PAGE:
Continuous disclosure issues are an important topic in securities regulation in the third quarter of 2012 as the CSA released the findings of their 2012 continuous disclosure review and also a staff notice on the proper use of a preliminary economic assessment (“PEA”) by mining issuers.
CSA’s Annual Continuous Disclosure Review Finds Deficiencies
On July 20, 2012, the CSA released CSA Staff Notice 51-337, Continuous Disclosure Review Program Activities for the fiscal year ended March 31, 2012. The CSA’s continuous disclosure review program has dual objectives - education and compliance, which are achieved by identifying specific deficiencies and also providing notice to market participants of common issues.
The CSA conducted an IFRS issue-oriented review by reviewing the financial statements of selected issuers in addition to their MD&A. Staff noted that the most common MD&A deficiency was issuers not clearly labeling and identifying the accounting principles used when they presented a mix of financial information in accordance with pre-changeover Canadian GAAP and IFRS.
The CSA also conducted a review of issuers engaged in oil and gas activities to assess compliance with requirements set out in National Instrument 51-101, Standards of Disclosure for Oil and Gas Activities (NI 51-101). Noted deficiencies included: (i) lack of disclosure on significant factors and uncertainties; (ii) improper use of the terminology set out in the Canadian Oil and Gas Evaluation Handbook (COGEH); (iii) not including all required signatures on Form 51-101F3, Report of Management and Directors on Oil and Gas Disclosure; (iv) non-compliance with NI 51-101 and Revised CSA Staff Notice 51-327, Guidance on Oil and Gas Disclosure, concerning the disclosure of resources other than reserves; (v) no provision of appropriate cautionary language concerning the 6:1 boe conversion ratio of natural gas to oil so as to clearly discern between the energy equivalency and the market price equivalency; (vi) and lack of consistency and accuracy in the use of units of measurement and disclosure of reserves within and between disclosure documents.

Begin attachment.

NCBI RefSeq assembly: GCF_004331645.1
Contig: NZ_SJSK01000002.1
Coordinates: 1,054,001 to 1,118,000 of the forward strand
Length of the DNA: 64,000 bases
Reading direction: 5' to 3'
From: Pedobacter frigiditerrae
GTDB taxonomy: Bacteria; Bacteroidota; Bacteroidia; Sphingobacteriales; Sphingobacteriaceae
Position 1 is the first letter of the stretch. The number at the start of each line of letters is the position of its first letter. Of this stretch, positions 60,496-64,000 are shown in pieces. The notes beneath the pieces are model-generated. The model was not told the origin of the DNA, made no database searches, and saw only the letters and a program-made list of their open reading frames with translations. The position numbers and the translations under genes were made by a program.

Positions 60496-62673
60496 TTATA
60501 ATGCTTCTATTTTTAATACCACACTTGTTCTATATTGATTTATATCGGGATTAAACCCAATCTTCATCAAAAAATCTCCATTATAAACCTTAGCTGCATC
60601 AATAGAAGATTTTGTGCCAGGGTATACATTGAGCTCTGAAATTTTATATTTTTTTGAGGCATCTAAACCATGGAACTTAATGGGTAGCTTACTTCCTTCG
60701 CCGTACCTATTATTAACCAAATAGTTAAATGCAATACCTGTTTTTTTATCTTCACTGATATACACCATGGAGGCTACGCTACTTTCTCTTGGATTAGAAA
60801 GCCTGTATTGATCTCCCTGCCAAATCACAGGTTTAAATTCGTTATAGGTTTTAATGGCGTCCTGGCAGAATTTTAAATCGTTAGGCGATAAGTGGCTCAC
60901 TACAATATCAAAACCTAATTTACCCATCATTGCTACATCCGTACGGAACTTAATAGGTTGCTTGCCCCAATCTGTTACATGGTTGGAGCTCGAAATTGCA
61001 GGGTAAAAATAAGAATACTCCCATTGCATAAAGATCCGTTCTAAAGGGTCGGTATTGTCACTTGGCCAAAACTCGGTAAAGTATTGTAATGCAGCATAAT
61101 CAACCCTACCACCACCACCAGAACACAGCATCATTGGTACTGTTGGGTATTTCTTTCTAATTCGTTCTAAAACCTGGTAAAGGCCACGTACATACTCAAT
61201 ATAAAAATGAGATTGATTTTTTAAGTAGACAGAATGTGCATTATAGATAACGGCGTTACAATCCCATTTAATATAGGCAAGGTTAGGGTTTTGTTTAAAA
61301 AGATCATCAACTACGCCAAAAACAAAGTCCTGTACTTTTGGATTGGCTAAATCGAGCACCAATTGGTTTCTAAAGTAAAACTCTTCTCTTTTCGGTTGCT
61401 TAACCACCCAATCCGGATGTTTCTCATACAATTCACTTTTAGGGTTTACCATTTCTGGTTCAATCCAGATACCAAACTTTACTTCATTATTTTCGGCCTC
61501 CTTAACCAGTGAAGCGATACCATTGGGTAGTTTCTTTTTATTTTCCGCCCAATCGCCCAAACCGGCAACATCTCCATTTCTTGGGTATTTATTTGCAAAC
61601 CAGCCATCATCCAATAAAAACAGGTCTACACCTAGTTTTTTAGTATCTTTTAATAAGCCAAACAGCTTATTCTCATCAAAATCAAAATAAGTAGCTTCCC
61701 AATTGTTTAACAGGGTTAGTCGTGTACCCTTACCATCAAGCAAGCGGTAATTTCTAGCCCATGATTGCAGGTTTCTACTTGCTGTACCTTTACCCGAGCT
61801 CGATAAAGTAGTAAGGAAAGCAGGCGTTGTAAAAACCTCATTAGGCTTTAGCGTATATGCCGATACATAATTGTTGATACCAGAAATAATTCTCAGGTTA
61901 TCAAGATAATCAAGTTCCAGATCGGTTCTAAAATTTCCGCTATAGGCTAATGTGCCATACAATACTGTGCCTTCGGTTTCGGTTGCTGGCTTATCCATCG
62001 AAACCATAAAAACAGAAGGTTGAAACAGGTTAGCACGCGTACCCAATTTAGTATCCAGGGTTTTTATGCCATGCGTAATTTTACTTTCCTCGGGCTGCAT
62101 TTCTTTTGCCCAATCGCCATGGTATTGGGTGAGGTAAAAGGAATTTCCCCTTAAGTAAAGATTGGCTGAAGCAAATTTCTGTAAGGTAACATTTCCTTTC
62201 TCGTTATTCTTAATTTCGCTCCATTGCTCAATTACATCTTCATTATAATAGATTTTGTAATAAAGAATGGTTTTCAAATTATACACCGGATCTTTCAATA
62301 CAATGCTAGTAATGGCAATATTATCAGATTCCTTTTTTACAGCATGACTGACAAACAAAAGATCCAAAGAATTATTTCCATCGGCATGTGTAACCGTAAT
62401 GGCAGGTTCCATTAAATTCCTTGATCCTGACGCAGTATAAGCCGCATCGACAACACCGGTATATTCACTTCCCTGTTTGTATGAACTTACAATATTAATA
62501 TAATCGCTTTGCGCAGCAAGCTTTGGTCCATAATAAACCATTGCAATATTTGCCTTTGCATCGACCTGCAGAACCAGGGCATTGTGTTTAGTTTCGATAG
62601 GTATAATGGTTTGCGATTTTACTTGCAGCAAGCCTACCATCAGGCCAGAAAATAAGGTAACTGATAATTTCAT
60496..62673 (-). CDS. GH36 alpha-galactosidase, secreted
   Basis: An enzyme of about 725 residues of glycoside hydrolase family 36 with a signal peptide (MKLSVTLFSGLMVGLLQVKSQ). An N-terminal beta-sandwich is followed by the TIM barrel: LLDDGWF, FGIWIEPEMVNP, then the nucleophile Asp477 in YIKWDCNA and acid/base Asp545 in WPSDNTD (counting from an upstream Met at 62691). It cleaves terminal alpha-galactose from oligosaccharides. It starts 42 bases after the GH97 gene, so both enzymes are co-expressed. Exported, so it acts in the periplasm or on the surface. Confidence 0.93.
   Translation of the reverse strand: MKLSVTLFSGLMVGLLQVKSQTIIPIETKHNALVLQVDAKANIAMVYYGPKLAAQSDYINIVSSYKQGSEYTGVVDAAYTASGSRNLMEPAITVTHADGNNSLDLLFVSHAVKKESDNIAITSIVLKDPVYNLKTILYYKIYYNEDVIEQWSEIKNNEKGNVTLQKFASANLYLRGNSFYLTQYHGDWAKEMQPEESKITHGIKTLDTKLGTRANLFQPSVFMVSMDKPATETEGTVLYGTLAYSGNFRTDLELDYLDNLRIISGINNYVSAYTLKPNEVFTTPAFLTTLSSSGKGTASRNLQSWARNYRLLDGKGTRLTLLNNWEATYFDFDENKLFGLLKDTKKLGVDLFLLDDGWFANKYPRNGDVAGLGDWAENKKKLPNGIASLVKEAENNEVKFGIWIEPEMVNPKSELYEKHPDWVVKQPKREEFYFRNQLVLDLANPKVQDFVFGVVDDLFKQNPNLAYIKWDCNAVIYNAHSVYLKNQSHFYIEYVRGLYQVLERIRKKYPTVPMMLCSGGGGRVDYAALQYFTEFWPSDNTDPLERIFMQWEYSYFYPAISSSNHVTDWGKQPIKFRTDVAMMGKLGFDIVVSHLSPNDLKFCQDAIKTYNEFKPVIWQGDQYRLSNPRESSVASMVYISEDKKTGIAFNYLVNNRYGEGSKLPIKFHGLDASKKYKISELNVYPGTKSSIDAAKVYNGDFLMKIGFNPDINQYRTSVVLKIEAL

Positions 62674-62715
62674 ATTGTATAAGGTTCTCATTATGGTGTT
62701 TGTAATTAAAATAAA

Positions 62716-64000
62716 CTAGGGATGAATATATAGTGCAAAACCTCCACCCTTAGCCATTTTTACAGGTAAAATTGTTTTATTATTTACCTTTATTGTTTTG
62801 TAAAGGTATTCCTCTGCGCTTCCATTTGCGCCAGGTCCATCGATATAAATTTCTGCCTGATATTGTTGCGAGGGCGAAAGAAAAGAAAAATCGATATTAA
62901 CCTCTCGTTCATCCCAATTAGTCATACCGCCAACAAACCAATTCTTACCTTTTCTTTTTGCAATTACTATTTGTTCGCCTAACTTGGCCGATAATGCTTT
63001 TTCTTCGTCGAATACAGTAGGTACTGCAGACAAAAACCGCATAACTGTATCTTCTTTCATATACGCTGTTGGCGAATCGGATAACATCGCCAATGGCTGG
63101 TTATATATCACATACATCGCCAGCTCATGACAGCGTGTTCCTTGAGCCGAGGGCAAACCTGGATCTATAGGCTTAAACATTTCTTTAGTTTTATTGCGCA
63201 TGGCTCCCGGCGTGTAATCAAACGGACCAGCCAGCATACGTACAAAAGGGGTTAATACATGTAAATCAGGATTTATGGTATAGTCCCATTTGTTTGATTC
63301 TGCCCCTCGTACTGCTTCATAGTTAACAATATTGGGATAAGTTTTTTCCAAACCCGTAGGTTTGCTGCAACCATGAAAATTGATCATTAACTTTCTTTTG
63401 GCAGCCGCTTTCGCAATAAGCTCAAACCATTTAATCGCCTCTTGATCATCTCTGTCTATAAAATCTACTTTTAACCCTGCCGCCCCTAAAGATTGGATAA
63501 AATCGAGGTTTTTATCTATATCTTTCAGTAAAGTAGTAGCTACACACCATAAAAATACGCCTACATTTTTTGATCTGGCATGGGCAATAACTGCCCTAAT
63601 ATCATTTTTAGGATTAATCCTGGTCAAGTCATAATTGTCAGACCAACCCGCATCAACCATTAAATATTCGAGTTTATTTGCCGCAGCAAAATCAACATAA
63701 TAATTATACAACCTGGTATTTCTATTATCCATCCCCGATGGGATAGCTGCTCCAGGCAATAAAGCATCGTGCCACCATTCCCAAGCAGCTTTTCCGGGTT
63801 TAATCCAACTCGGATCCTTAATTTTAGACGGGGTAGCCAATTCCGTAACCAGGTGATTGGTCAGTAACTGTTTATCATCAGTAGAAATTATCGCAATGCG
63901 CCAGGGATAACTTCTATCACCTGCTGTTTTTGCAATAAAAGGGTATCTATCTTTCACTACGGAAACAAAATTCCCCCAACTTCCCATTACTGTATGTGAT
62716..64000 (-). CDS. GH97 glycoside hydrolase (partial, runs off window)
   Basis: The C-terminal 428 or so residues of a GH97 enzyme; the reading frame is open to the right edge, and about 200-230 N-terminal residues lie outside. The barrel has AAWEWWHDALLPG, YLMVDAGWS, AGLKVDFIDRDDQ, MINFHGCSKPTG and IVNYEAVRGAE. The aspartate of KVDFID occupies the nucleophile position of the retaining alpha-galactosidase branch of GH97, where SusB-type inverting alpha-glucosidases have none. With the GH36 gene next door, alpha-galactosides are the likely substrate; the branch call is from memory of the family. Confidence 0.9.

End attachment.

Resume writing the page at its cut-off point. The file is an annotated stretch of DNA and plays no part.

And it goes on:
CSA Concerned About Disclosure in Mining Technical Reports
On August 16, 2012, the CSA released CSA Staff Notice 43-307 Mining Technical Reports - Preliminary Economic Assessments. The notice addresses certain concerns of CSA staff regarding the use and disclosure of a preliminary economic assessment (“PEA”) by a mining issuer.
CSA staff stated that amendments to National Instrument 43-101 Standards of Disclosure for Mineral Projects (NI 43-101) that took place in 2011 are being misinterpreted by some issuers. The amendments in 2011, included a change in definition of a PEA so that they are no longer restricted to early-stage projects. This resulted, according to CSA staff, in issuers inappropriately using PEAs in several different ways: (i) using a PEA as a Proxy for a pre-feasibility study, (ii) preparing a PEA using inferred mineral resources, concurrently with or as an add-on or update to their Pre-Feasibility Study or Feasibility Study, (iii) disclosing results of potential economic outcomes for their material mineral properties that are not supported by a technical report; (iv) appearing to use “overly optimistic or highly aggressive assumptions” or methodologies that diverge significantly from industry best practices in the PEA; (v) disclosing the results of a PEA that includes projected cash flows for by-product commodities that are not included in the mineral resource estimate; and (vi) releasing PEAs where individuals are taking responsibility (full or partial) for technical reports that support the results of a PEA, while not possessing relevant experience. The notice provides guidance on avoiding these situations.
OSC Panel Provides Analysis on Insider Trading Provisions in OSA
On August 1, 2012, the OSC released a decision in an insider trading case, which contained analysis of the phrase “person or company in a special relationship with a reporting issuer” from section 76(5) of the Securities Act (Ontario). Section 76(5) prohibits a person from trading in the securities of an issuer with which the person is in a “special relationship” on the basis of material facts or material changes that have not been generally disclosed.
At an August 2008 golf tournament, Paul Donald, a former Research in Motion (“RIM”) executive, heard from another RIM executive that RIM was interested in acquiring Certicom. He promptly purchased $305,000 worth of Certicom shares and later made $295,000 when RIM completed its plan of arrangement in March 2009.
The OSC hearing panel decided that Donald’s actions did not constitute insider trading because RIM was not yet “proposing” any acquisition of Certicom in August 2008. Approval of RIM’s senior management had not occurred when Donald received the information. According to the panel, without a final decision, RIM could not be said to be “proposing” any action. Despite this finding, Donald’s actions were still found to be contrary to the public interest and a hearing (for which a decision has not yet been released) was scheduled for September 13, 2012, to determine the appropriate penalties for Donald. The OSC has the authority to levy fines or ban an individual from becoming an officer or director of a public company.